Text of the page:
ports: Maps port 5432 on the host to port 5432 in the container for PostgreSQL connections.
    env_file: Includes environment variables from the .env file for PostgreSQL configuration.

3. Volumes:
volumes: Defines a named volume (postgres_data) to persist data for the PostgreSQL database.

This setup file makes sure your Django web app and PostgreSQL database team up smoothly. It uses Docker Compose tricks like handling dependencies, adding environment stuff, and dealing with data storage to create a friendly space for your Django project. 

Step 4: Entry Point

The script in the context of a Dockerized Django application serves as the entry point or the initial command that runs when the Docker container starts. This script is often used to perform any necessary setup or configuration tasks before starting the main application.



set -e

python3 migrate --no-input

python3 collectstatic --no-input

python runserver


Step 5: .env file

The .env file is a configuration file commonly used to store environment variables for your application. It follows a simple key=value format, where each line represents a variable and its corresponding value. This file is particularly useful for managing sensitive information, configuration parameters, or anything that might change between different environments (e.g., development, testing, production). In this case, we'd be storing details for our postgres database

create a .env file in your main directory  and add the following details


You can change it to your following details


Step 6: settings file

We need to configure our file to connect it to the postgres database 


    'default': {
        'ENGINE': 'django.db.backends.postgresql_psycopg2',
        'NAME': os.environ.get('POSTGRES_DB'),
        'USER': os.environ.get('POSTGRES_USER'),
        'PASSWORD': os.environ.get('POSTGRES_PASSWORD'),
        'HOST': os.environ.get('POSTGRES_HOST', 'db'),
        'HOST': 'db',
        'PORT': 5432,

STATIC_URL = '/static/'

STATICFILES_DIRS = [ os.path.join(BASE_DIR, 'static')]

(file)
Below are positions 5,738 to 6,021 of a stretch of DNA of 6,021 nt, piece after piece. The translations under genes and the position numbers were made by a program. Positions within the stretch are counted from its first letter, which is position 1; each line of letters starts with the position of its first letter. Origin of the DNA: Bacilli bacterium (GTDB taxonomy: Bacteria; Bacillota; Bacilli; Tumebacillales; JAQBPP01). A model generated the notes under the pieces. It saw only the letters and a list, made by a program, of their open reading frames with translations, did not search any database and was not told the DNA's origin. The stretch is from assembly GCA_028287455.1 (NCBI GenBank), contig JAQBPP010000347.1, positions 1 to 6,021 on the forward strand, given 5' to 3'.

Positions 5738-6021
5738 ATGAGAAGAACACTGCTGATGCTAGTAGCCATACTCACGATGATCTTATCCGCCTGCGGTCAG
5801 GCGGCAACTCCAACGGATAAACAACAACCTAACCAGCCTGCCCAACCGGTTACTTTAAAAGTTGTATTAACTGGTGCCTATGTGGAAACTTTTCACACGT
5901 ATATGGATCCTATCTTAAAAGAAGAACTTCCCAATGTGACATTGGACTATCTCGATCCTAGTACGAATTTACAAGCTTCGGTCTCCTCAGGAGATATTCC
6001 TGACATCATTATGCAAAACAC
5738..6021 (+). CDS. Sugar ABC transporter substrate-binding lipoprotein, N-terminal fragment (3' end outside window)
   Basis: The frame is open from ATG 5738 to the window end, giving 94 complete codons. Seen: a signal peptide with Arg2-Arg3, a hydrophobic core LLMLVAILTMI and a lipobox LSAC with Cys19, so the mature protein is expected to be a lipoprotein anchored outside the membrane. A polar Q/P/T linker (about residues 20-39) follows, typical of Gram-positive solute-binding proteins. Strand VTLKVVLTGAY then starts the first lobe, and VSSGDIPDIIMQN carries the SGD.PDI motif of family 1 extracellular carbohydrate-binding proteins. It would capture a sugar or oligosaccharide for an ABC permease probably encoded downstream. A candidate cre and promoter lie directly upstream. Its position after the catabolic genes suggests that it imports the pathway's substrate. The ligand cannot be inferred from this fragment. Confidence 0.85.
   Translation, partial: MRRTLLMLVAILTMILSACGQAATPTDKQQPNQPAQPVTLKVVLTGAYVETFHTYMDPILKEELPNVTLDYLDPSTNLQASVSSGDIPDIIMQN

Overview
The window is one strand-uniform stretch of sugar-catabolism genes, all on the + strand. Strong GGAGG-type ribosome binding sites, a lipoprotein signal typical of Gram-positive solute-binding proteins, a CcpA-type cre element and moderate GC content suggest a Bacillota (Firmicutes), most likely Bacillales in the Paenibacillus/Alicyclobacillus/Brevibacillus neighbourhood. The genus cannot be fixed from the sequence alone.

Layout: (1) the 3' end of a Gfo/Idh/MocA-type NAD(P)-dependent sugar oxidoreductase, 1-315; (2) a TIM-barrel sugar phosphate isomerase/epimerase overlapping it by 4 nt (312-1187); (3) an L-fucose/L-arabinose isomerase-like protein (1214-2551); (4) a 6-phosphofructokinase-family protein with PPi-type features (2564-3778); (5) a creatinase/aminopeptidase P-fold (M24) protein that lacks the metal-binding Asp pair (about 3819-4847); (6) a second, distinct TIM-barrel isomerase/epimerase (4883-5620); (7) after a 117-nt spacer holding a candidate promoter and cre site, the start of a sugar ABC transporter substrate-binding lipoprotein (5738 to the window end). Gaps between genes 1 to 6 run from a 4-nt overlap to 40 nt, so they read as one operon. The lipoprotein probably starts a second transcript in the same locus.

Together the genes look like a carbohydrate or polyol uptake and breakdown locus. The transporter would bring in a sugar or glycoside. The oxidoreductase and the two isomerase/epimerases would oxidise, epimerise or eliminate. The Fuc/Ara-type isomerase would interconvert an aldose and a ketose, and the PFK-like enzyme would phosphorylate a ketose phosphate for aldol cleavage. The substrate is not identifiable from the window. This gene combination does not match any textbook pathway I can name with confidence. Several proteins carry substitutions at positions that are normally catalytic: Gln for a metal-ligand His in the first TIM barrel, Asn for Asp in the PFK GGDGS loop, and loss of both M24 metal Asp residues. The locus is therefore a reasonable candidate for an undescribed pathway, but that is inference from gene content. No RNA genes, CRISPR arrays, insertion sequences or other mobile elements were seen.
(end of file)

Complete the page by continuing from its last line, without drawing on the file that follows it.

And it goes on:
STATIC_ROOT = os.path.join(BASE_DIR, 'static_cdn')

MEDIA_URL = '/media_cdn/'

MEDIA_ROOT = os.path.join(BASE_DIR, 'media_cdn')


Step 7: Build and start the Docker containers:

  1. Build Docker Containers:

    • Run the following command to build the Docker containers defined in your docker-compose.yml file:
      docker-compose build 

    This command instructs Docker Compose to build the images specified in the services of your docker-compose.yml.

  2. Start Docker Containers:

    • Once the build process is complete, start the containers with the following command:
      docker-compose up 

    This command starts the services defined in your docker-compose.yml.

  3. Access Your Dockerized Django App:

    • After the containers are up and running, you should be able to access your Django web application. Open a web browser and go to http://localhost:8000 (or the port you specified in the docker-compose.yml if different).
  4. Stopping the Containers:

    • When you're done working, you can stop the containers using the following command:
      docker-compose down


Additional Tips:

  • If you want to run the containers in the background, you can add the -d flag to the docker-compose up command:
    docker-compose up -d

  • To see logs and monitor container output, you can run the following command in a separate terminal window:
    docker-compose logs -f

  • To run a command in django app inside the docker container run the command 
    docker-compose run web python3 createsuperuser 
    this command creates superuser in our web service.

  • To open terminal in web service
    docker compose exec -it web bash



In conclusion, Dockerizing your Django application offers significant advantages in terms of reproducibility, portability, isolation, scalability, and manageability. By leveraging Docker's containerization technology, you can streamline your application development and deployment process, ensuring consistent performance and seamless operation across different environments.

May your containers run seamlessly, your deployments be effortless, and your Django endeavors be infused with the innovation and efficiency that Dockerization brings. Happy coding, and welcome to the era of Dockerized Django!

© 2023 Omonbude Emmanuel

Omonbude Emmanuel